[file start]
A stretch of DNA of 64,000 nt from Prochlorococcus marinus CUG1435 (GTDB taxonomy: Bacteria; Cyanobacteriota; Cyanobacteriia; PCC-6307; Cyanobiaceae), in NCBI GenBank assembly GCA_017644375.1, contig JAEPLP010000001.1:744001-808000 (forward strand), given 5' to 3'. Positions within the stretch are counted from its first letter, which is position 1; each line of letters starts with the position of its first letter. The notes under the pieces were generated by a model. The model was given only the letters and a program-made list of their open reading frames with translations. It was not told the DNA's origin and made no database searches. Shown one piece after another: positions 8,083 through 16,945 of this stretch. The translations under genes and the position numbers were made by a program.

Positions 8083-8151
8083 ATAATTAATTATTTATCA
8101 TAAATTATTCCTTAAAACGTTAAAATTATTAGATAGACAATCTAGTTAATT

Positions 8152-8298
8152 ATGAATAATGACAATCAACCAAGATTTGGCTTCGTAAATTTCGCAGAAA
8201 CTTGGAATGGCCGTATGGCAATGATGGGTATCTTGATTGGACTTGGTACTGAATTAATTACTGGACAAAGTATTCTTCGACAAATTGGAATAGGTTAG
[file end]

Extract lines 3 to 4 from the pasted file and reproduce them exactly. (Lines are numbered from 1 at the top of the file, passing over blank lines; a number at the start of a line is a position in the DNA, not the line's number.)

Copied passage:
8083 ATAATTAATTATTTATCA
8101 TAAATTATTCCTTAAAACGTTAAAATTATTAGATAGACAATCTAGTTAATT